The agreement leaves open the possibility for ECOWAS troops to be based just outside the capital as part of a broader plan to help retake the country’s north. Northern Mali fell to Islamist militants in the chaos that followed the coup on March 22 in Bamako.
ECOWAS’ role in mediating the post-coup political crisis, as well as the prospect of foreign troops in the capital, has been unpopular among certain segments of the Malian public.
On Friday, the protestors chanted “Down with ECOWAS” and expressed a deep distrust of the organization and its motives. One of the protest organizers is Moussa Drame, who said he is against ECOWAS because it is a syndicate that only serves the interests of other heads of state.
According to Drame, the best solution is a national convention in which the international community stops imposing its will and allows Mali to find its own solutions. ECOWAS, Drame said, wants to keep Mali down.
Several protestors held up pictures of coup leader Amadou Haya Sanogo. Others displayed handmade signs that said “liberate our arms,” in reference to the heavy weapons ordered by Mali, but blocked by neighboring Guinea since July amid concerns that they could fall into the wrong hands. Another sign warned, “ECOWAS arrival triggers civil war in Mali.”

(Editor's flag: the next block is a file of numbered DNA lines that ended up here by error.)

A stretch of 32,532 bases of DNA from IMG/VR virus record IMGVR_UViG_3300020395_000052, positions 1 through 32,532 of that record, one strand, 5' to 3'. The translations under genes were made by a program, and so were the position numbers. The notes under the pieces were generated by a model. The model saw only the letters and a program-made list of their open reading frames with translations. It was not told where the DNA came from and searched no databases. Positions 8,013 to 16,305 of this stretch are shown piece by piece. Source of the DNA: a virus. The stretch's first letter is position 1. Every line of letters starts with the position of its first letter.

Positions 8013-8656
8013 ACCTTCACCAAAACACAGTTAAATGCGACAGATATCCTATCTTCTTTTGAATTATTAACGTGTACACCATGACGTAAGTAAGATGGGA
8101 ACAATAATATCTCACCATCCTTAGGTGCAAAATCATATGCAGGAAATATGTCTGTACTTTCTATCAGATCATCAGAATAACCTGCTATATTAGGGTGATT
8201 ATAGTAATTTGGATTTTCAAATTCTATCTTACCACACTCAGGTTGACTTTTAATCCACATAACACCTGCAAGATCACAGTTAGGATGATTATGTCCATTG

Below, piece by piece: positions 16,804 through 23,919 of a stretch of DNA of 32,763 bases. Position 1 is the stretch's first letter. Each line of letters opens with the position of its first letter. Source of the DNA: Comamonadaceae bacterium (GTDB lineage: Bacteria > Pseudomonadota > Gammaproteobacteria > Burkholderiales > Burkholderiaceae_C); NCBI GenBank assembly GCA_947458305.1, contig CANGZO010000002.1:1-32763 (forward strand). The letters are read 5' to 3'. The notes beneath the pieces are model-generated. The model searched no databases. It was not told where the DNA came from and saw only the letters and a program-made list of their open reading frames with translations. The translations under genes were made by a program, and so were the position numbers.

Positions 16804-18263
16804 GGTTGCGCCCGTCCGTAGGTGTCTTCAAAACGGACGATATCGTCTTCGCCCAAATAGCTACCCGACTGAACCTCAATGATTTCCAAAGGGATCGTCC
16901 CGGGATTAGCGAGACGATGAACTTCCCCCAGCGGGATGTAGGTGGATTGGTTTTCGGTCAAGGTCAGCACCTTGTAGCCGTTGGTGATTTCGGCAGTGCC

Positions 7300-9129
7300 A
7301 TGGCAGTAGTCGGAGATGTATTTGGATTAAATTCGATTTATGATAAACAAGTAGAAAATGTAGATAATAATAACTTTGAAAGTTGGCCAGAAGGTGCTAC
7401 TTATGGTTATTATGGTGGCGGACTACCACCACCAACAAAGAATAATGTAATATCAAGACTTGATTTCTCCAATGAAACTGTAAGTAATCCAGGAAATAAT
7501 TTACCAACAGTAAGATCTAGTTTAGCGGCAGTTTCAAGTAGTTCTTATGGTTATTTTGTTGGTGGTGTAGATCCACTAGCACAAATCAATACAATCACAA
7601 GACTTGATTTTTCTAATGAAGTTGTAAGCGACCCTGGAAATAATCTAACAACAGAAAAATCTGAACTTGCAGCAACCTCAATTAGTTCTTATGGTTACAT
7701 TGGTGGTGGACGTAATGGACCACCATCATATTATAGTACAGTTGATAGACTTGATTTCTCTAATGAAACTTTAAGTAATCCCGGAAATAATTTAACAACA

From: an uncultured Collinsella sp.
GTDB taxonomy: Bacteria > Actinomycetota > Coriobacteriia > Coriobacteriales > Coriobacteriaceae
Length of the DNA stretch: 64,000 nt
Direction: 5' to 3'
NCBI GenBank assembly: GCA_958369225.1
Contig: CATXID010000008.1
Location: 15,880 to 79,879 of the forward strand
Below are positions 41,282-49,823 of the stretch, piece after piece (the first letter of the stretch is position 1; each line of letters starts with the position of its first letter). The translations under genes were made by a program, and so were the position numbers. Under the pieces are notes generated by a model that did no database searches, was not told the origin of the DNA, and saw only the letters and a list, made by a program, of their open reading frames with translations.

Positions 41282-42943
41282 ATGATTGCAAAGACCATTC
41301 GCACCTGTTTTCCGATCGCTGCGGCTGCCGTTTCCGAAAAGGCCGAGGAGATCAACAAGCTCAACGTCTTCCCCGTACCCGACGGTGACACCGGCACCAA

The demonstration was described by organizers as a “peaceful march,” with dozens of Malian police and armed forces present to provide security.
A COPAM protest on May 21 saw crowds storm the presidential palace, where they beat Mali’s 70-year-old interim President, Dioncounda Traore, unconscious.
As the occupation of the north nears its seventh month, however, support for COPAM and the public’s resistance to ECOWAS military assistance both appear to be waning.
COPAM, analysts say, is a “small but vocal minority” whose presence highlights the existing political tug of war in southern Mali that some say makes resolving the crisis in the north all the more difficult.
ECOWAS is seeking an intervention mandate from the U.N. Security Council. Mali was high on the agenda of a special Sahel session held in New York this week on the sidelines of the U.N. General Assembly. World leaders remain divided on the question of military intervention.
France, along with several of Mali’s neighbors, has called for the Security Council to pass a resolution authorizing intervention as soon as possible. The United States, however, maintains that Mali must first have a democratically-elected government before it can adequately address the crisis in the north.